KENNINGTON, a metropolitan suburb, an ecclesiastical parish, several chapelries, and two sub-districts, in Lambeth parish, borough, and district, Surrey. The suburb forms part of the S side of the metropolis; lies between the Thames and Walworth, and between Newington and Brixton, adjacent to Vauxhall r. station, 2¼ miles SSW of St. Paul's; has post offices and postal pillar boxes under London S, an L. police station, and spacious assembly rooms; and is an electoral division of Lambeth borough, and a polling place for East Surrey. The name was anciently written Cyningtune or Chenintune, and signifies King's town. The place was a royal manor, so early as the Saxon times; it was annexed to the Duchy of Cornwall in the time of Edward III.; and it still, in that annexation, belongs to the Crown. A palace of the Saxon king stood on it; continued to be occasionally used by kings, after the Conquest; and appears to have been restored in the time of the Black Prince. Two events, the death of Hardicanute and the coronation of Harold, which are usually said to have occurred at Lambeth, seem rather to have taken place at Kennington. Henry III. kept Christmas here in 1231; the same king convoked parliaments here in 1232 and 1234; Edward III. kept Christmas here in 1342; the Black Prince resided here; John of Gaunt took refuge here, in 1377, under the protection of Richard, Prince of Wales; Henry VII. took up his residence here previous to his coronation; and Charles I. resided here when Prince of Wales. A vestige of the old royal residence stood, till last century, close to Kennington cross, but has been displaced by modern buildings. A street called Princes road, and a square called Princes square, still commemorate the residence of one or other of the princes; and the former is said to have been the road by which the Black Prince came to the palace from Lambeth. Much of the manor was infested, in the time of Edward III., by bands of ruffians, who sallied from it at night to rob the city, and who required to be especially watched and repressed by the city authorities. A large tract also lay in commonage, under the name of Kennington common, till so late as 1855; was the usual place of execution for criminals, prior to the erection of Horsemonger lane jail; was the scene of the great chartist meeting, in 1848, summoned by Fergus O'Connor; but is now enclosed and laid out as a public park. The entire place has changed its character from rural to urban; it is now a well built, respectable, airy portion of the metropolis; it contains very numerous streets, running in various directions; and it includes a large aggregate of open spaces, serving for both adornment and ventilation. A chief one of the open spaces is the Park; and another chief one is the Oval, an area of nearly ten acres, formerly disposed as market garden and nursery, but now used as the Surrey cricket ground. The parish comprises 962 acres of land and 7 of water. Pop. in 1851, 43,109; in 1861, 51,225. Houses, 8,284. It was reconstituted in 1824, within limits to exclude space for other chapelries or ecclesiastical parishes; and it is known within its new limits as St. Mark. Pop. of the reconstituted portion, 26,345. The other chapelries in it, with defined limits, are St. Michael, Stockwell, constituted in 1845; St. Matthew, Denmark Hill, constituted in 1848; St. Barnabas, South Kennington, constituted in 1851; Christchurch, North Brixton, constituted in 1856; and St. Stephen, South Lambeth, constituted in 1861. But a small part of St. Matthew, Denmark Hill, is in Camberwell parish. Pop. of St. Michael, 7,265; of St. Matthew, 5,249; of the portion of St. Matthew in Camberwell parish, 282; of St. Barnabas, 9,722; of Christchurch, 3,776; of St. Stephen, 3,500. There are also, without any defined limits, the chapels of Stockwell, South Lambeth, and St. James. Five of the livings are vicarages, and the others p. curacies, in the diocese of Winchester. Value of St. Mark, £600; of St. Michael, £365; of St. Matthew, £700; of St. Barnabas, £350; of Christchurch, £700; of Stockwell chapel, £300; of the others, not reported. Patron of St. Mark, the Archbishop of Canterbury; of St. Michael and St. Barnabas, the Incumbent of St. Mark; of St. Matthew, and of Stockwell chapel, Trustees; of Christchurch, the Rev. J. McC. Hussey; of St. Stephen, the Rev. Kemble; of South Lambeth chapel, the Rector of Lambeth; of St. James' chapel, the Proprietor. St. Mark's church was built in 1824, at a cost of £22,719; and has a Doric portico and a W tower and cupola. St. Barnabas church was completed in 1860; is in the very early decorated English style; and forms a fine specimen of the best modern edifices in that style. There are several dissenting chapels, the licensed victuallers' school, the girls' industrial home, and a number of national and denominational schools. J. Calcott, the composer, and Sir A. Calcott; the painter, were natives. The two sub-districts are Kennington First and Kennington Second; and they are divided by a line drawn along the Kennington and Clapham roads; the former sub-district lying between that line and the Thames. Acres of K. F., 452 of land and 7 of water. Pop., 30,785. Houses, 4,761. Acres of K. S., 510. Pop., 20,440. Houses, 3,523.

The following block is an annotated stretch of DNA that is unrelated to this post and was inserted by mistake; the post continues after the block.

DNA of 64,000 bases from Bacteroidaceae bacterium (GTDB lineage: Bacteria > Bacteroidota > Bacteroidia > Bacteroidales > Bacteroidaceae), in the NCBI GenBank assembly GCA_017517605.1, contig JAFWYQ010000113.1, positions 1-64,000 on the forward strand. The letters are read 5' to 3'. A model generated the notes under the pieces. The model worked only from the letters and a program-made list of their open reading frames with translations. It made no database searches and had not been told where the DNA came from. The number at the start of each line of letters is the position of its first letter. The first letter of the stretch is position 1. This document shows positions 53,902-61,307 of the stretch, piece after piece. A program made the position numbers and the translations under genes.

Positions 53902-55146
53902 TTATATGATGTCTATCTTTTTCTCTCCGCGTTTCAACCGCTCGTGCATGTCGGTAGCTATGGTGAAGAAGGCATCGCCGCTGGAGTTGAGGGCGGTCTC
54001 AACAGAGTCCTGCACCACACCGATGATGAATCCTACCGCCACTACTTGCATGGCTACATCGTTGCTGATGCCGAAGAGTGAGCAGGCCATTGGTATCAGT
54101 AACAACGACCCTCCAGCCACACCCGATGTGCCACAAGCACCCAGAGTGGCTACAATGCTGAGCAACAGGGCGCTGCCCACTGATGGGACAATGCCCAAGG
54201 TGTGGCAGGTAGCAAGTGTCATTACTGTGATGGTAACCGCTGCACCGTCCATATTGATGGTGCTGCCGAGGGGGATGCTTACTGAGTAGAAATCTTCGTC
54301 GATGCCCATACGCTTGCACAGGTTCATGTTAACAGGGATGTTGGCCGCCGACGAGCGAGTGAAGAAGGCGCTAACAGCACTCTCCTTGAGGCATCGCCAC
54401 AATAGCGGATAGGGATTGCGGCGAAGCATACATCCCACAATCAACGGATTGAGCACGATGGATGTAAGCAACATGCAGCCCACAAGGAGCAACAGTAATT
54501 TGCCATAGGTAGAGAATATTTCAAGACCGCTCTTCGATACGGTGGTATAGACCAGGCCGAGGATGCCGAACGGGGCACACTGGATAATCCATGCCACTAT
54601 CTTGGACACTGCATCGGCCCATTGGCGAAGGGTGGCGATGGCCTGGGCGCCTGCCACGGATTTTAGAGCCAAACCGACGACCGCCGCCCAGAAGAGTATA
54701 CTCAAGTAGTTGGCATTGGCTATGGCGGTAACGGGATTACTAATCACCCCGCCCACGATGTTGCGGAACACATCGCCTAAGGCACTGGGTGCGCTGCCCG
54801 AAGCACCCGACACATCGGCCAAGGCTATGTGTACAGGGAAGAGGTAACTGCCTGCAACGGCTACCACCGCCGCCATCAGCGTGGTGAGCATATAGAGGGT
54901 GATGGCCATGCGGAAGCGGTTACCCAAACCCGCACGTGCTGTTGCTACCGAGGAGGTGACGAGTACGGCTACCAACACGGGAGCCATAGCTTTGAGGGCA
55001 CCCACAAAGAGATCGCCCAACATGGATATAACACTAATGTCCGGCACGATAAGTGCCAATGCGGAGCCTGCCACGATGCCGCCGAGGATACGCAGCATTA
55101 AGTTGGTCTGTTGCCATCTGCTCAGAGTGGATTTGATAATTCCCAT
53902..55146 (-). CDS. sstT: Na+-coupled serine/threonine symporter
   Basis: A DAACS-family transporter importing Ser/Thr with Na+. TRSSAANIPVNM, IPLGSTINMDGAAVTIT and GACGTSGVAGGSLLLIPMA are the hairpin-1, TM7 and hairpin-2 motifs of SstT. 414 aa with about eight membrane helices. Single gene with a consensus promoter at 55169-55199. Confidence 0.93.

Source: The Imperial Gazetteer of England & Wales [Wilson, John M]. A. Fullarton & Co. N. d. c. [1870-72].
Online Records (Free)
Civil Registration District: Lambeth
Probate Court: Court of the Archdeaconry of Surrey
Diocese: Post-1844 - London, Pre-1845 - Winchester
Rural Deanery: Southwark
Poor Law Union: Lambeth